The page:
John Gilliam, a third-year doctoral candidate in the Ph.D. in Exercise Science program, has been awarded a Promotion of Doctoral Studies II Scholarship from the
Foundation for Physical Therapy Research. He will use the $15,000, along with a SPARC grant from the Office of the Vice President for Research, to support his research into improving low back pain treatment and prevention through
understanding movement control.
“The pool of applicants for these scholarships is extremely competitive,” says Sheri Silfies, associate professor of exercise science and director for the Ph.D. program. “I am excited for John and know this is just
the start of an impressive list of future accomplishments.”
Growing up in North Carolina, Gilliam was a sports enthusiast enamored by the movement
and control exhibited by athletes. His interests broadened to include physical therapy
after observing family members benefit from the field, and he began his path toward
the profession by enrolling at Western Carolina University.
After completing a bachelor’s degree in sport management and a Doctor of Physical
Therapy there, Gilliam gained clinical experience in the Asheville area. During his
physical therapy program, he developed a passion for research and continued to read
and apply the latest evidence-based findings as a clinician. Four years later, he
enrolled in the Arnold School’s Ph.D. in Exercise Science program (ranked No.1 in
the nation) to fully immerse himself in research.
“My deep dives into scientific research paired with the reality of working with patients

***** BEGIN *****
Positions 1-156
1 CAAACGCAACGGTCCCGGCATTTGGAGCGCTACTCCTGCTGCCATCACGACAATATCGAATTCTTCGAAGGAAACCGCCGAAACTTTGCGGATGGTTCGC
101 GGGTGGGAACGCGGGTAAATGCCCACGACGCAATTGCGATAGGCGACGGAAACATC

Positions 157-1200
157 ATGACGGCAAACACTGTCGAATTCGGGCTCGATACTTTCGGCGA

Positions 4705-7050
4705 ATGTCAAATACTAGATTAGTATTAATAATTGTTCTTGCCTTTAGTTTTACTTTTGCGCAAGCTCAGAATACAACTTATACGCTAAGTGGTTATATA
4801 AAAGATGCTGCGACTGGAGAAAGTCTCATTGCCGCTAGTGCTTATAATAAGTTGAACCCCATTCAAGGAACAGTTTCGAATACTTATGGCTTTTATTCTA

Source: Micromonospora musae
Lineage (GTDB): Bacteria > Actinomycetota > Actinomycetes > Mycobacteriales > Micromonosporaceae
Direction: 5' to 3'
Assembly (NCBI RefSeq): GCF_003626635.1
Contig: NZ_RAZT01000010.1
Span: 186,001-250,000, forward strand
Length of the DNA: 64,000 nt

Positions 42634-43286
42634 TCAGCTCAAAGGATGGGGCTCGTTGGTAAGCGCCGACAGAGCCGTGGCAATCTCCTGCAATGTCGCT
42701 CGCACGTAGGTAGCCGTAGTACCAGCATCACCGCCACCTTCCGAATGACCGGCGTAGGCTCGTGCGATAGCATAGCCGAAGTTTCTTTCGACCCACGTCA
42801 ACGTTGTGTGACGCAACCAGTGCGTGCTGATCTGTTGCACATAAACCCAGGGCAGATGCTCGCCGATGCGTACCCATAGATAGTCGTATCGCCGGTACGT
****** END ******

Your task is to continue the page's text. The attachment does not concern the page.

each day revealed that movement science and the profession of physical therapy would
benefit from additional scientifically rigorous and clinically meaningful studies,”
he says. “My goal as a researcher is to improve and advance our understanding of the
mechanisms that underlie altered movement.”
At USC, Gilliam participates in the Behavioral Biomedical Interface Program – a National
Institutes of Health-funded predoctoral fellowship that offers interdisciplinary training
in epidemiology, exercise science and psychology to better prepare the next generation
of behavioral scientists. He works with Silfies in her Applied Neuromechanics Laboratory
to study the intersection of biomechanics and neuroscience.
Building on the lab’s NIH-funded project to examine the role of cortical sensorimotor
integration in movement impairments, Gilliam developed his own niche within this understudied
area. With his dissertation project, he will investigate the mechanisms of altered
trunk-hip movement control in persistent low back pain while identifying brain changes
that impact movement control. After graduating next year, Gilliam will continue studying
the role of the central nervous system in movement control and the relationship between
movement and pain by pursuing a postdoctoral research fellowship.
“Cross-discipline work is extraordinarily complex, and scientists must have the ability
to apply generalizable constructs and mechanisms while acknowledging ideas that cannot
translate from one discipline to another,” says Jennifer Vendemia, an associate professor of psychology who conducts research with Silfies and serves
as a co-mentor for Gilliam. “John has a unique ability to work at this level because
he is insightful and has a voracious appetite for knowledge combined with the ability
to evaluate the potential of cross-discipline connections critically.”